This is our family’s rice recipe. It’s funny that it didn’t even occur to me to include this recipe because it’s so automatic, so essential! This includes the recipe for Tadig, a crispy rice over which to add stews.
- 2 cups Basmati Rice
- 1.5- 2 quarts Water
- 2tbsp – 1/3 cup Butter
You’ll also need a large stew pot with a lid (or you can use a big plate) and a paper towel or cloth napkin.
1. Bring the water to a rolling boil and add the Rice. Make sure that there’s enough water so that the rice moves freely. Set the timer for 7 minutes.
2. After 7 minutes, the rice should be soft on the outside and a little bit hard in the center– a bit like al dente pasta. Drain the rice in a colander and rinse under cold water.
3. Melt the Butter in a large soup pot on low heat. Spoon (use a large spoon) the Rice into the pan. The purpose of using a spoon instead of just dumping the rice into the pot is to create pockets of space between the rice for steam.
How much butter should I use? That depends on if you want to make a layer of Tadig at the bottom. If you want a fluffy rice without a crunchy bottom layer, use only enough butter to cover the bottom of the pan (~2tbsp). If you want a nice layer of Tadig, add a lot of butter to the bottom of the pan (~1/3 cup). You can also thinly slice potato or use lavash bread (bread is best) to make a nice Tadig layer. Do this by adding butter to the pan, arranging a layer of potato/bread at the bottom, covering it with a bit more butter, then spooning the Rice over it.
4. Use a paper towel or cloth to cover the top of the pan and place the lid over it. This is to catch the steam condensation so it doesn’t collect on the lid and drip into the pan. Make sure that the temperature is on LOW–especially if you want a good Tadig. If you just want rice in a hurry, you can put the fire on low-medium, but this could burn the bottom of your rice! So beware!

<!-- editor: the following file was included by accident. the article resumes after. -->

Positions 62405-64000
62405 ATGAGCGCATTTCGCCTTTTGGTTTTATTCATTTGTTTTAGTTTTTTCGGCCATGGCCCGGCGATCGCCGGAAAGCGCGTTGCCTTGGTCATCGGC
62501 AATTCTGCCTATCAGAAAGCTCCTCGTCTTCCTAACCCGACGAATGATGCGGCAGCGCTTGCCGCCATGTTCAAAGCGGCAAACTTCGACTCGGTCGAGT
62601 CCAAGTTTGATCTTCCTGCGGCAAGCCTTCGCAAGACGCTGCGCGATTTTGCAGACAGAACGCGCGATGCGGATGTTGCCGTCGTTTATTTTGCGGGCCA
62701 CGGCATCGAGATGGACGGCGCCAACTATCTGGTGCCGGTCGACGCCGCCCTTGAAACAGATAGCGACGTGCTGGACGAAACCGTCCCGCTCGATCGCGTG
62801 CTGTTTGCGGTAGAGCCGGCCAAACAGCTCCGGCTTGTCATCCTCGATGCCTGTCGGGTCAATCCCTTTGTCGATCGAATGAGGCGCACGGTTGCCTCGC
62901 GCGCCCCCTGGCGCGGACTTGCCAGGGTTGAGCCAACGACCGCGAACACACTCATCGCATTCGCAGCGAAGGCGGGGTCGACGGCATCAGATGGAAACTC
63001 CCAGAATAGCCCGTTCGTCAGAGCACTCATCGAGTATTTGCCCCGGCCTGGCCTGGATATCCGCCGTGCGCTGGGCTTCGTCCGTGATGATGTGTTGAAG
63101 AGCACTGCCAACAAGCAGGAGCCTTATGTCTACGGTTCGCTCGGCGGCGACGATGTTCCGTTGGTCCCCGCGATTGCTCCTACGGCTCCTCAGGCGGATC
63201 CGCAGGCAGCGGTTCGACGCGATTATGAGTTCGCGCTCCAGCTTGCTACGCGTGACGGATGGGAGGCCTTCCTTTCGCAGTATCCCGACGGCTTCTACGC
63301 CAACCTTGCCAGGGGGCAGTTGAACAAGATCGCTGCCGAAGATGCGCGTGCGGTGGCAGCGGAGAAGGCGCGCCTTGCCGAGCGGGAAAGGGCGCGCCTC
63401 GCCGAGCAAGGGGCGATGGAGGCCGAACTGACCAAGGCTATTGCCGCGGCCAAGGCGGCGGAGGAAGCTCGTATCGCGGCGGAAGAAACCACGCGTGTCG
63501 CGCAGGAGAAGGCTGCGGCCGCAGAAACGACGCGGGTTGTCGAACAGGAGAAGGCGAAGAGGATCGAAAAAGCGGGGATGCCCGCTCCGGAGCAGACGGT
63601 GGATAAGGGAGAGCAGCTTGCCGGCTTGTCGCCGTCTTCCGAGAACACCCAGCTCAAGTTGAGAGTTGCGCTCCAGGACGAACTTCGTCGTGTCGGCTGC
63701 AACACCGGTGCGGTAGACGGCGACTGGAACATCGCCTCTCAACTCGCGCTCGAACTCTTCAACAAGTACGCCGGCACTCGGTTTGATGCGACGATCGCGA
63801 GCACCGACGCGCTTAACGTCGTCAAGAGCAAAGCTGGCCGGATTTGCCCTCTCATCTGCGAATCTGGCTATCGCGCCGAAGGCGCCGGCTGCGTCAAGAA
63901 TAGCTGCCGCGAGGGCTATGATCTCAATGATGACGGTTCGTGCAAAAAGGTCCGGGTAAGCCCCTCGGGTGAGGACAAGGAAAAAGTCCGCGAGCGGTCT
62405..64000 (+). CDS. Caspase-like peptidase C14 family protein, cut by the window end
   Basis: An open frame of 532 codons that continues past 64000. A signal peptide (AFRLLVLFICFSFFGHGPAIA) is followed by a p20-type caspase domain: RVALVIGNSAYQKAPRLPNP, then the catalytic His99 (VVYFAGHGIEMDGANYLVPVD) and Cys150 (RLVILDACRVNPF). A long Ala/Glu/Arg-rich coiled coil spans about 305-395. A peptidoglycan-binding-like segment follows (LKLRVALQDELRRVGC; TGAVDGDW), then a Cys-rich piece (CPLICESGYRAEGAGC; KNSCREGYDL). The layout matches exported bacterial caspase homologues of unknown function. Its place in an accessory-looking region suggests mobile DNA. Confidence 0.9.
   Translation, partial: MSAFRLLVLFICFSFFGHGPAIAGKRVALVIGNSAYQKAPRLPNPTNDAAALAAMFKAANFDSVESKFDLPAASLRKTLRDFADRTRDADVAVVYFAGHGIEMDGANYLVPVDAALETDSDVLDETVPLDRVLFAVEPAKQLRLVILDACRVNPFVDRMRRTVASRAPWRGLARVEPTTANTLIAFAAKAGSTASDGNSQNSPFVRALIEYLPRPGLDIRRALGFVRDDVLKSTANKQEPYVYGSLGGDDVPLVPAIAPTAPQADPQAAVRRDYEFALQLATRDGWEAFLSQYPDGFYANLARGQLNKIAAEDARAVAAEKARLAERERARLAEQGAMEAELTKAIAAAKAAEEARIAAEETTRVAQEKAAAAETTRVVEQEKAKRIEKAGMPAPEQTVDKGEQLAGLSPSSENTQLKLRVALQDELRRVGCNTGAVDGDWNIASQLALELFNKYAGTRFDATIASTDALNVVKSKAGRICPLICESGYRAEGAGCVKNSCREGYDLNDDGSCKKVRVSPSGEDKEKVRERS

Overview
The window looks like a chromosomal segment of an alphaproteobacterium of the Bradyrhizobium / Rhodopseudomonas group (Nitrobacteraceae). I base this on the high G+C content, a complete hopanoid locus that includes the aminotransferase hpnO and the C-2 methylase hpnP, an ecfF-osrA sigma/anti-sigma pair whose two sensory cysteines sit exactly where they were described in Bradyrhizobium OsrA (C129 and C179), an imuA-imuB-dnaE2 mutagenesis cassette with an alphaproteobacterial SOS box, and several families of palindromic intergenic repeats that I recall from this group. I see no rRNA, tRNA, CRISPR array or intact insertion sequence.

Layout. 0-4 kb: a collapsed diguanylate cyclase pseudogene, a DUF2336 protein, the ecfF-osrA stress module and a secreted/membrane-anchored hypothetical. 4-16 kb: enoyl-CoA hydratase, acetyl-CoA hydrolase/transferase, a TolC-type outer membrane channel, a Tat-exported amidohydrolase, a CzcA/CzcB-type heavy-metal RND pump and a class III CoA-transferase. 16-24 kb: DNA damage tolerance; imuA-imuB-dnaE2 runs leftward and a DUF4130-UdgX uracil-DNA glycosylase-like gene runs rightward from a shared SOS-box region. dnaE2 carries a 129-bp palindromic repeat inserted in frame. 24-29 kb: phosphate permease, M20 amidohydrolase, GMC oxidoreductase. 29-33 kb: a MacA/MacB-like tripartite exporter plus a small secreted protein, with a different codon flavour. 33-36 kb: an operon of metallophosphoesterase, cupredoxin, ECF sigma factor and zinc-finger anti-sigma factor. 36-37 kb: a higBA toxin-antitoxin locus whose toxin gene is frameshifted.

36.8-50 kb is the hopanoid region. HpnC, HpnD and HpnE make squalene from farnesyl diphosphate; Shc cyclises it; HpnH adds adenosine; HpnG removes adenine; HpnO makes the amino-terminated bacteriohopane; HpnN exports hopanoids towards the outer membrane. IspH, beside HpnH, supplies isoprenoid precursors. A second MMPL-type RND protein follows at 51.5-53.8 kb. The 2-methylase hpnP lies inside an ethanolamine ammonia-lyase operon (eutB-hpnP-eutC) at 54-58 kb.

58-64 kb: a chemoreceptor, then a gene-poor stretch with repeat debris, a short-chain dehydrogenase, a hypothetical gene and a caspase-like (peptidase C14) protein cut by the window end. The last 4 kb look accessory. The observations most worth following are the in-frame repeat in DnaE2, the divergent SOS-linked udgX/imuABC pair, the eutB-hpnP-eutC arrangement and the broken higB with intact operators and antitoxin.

5. Steam the rice for ~ 40-60 minutes. You can taste the rice as it’s cooking, but be careful not to get a steam burn! When it’s done, fluff it with a fork.
Lots of Persians also make a Saffron-Rice batch (the yellow rice that sits atop the white rice), we rarely do this, partially because I am never satisfied with the result. But if you must do it, here’s how:
1. Dissolve 1/8 tsp of saffron in a few tbps warm water or melted butter. Be sure to crush up the saffron in your finger tips to aid the dissolving process. Add ~3/4 cup of (cooked) rice and let it sit until the saffron dyes the rice yellow.
2. Pile the white rice on a platter and top with the saffron rice.
What else can I make with this?
Rice goes with everything. We eat rice aside various forms of beef and salad greens, but it also goes well with Persian food 🙂
If you’re making a large batch of rice (more than 2 cups of rice), as I just did recently, it’s a good idea to rinse the rice until the water is mostly clear before boiling it. This reduces the probability of mushy rice at the end of the process. Actually, you should probably ALWAYS rinse the rice first, I just forget to do it most of the time. Results vary (as you can imagine).